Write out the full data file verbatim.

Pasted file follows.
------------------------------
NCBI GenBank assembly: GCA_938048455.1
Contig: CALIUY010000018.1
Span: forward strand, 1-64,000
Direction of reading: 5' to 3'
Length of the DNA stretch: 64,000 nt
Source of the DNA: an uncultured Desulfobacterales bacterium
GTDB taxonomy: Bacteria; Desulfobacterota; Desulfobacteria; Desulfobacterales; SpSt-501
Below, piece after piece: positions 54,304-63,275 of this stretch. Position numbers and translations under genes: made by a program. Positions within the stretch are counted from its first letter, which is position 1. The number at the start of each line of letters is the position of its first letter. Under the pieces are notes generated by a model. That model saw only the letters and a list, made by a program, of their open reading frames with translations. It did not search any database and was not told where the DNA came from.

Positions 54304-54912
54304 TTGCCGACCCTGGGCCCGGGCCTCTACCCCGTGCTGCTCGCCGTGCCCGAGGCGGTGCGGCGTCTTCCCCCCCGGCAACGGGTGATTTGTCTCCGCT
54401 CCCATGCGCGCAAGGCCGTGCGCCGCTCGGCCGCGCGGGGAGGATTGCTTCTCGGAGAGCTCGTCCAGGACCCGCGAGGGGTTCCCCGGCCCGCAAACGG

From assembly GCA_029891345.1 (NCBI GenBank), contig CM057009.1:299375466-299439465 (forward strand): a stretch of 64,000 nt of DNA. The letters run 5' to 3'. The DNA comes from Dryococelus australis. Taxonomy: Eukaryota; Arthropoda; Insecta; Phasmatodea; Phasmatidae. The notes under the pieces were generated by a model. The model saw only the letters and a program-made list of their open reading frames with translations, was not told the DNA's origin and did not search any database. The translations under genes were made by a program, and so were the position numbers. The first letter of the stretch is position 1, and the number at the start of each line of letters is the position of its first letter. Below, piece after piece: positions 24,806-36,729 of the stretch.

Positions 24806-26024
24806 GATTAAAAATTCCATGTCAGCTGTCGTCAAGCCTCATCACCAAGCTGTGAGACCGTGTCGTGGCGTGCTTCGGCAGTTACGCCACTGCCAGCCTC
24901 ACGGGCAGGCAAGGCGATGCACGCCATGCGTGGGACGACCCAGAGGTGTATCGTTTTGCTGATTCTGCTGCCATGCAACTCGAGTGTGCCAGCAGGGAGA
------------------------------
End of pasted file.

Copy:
NCBI GenBank assembly: GCA_938048455.1
Contig: CALIUY010000018.1
Span: forward strand, 1-64,000
Direction of reading: 5' to 3'
Length of the DNA stretch: 64,000 nt
Source of the DNA: an uncultured Desulfobacterales bacterium
GTDB taxonomy: Bacteria; Desulfobacterota; Desulfobacteria; Desulfobacterales; SpSt-501
Below, piece after piece: positions 54,304-63,275 of this stretch. Position numbers and translations under genes: made by a program. Positions within the stretch are counted from its first letter, which is position 1. The number at the start of each line of letters is the position of its first letter. Under the pieces are notes generated by a model. That model saw only the letters and a list, made by a program, of their open reading frames with translations. It did not search any database and was not told where the DNA came from.

Positions 54304-54912
54304 TTGCCGACCCTGGGCCCGGGCCTCTACCCCGTGCTGCTCGCCGTGCCCGAGGCGGTGCGGCGTCTTCCCCCCCGGCAACGGGTGATTTGTCTCCGCT
54401 CCCATGCGCGCAAGGCCGTGCGCCGCTCGGCCGCGCGGGGAGGATTGCTTCTCGGAGAGCTCGTCCAGGACCCGCGAGGGGTTCCCCGGCCCGCAAACGG

From assembly GCA_029891345.1 (NCBI GenBank), contig CM057009.1:299375466-299439465 (forward strand): a stretch of 64,000 nt of DNA. The letters run 5' to 3'. The DNA comes from Dryococelus australis. Taxonomy: Eukaryota; Arthropoda; Insecta; Phasmatodea; Phasmatidae. The notes under the pieces were generated by a model. The model saw only the letters and a program-made list of their open reading frames with translations, was not told the DNA's origin and did not search any database. The translations under genes were made by a program, and so were the position numbers. The first letter of the stretch is position 1, and the number at the start of each line of letters is the position of its first letter. Below, piece after piece: positions 24,806-36,729 of the stretch.

Positions 24806-26024
24806 GATTAAAAATTCCATGTCAGCTGTCGTCAAGCCTCATCACCAAGCTGTGAGACCGTGTCGTGGCGTGCTTCGGCAGTTACGCCACTGCCAGCCTC
24901 ACGGGCAGGCAAGGCGATGCACGCCATGCGTGGGACGACCCAGAGGTGTATCGTTTTGCTGATTCTGCTGCCATGCAACTCGAGTGTGCCAGCAGGGAGA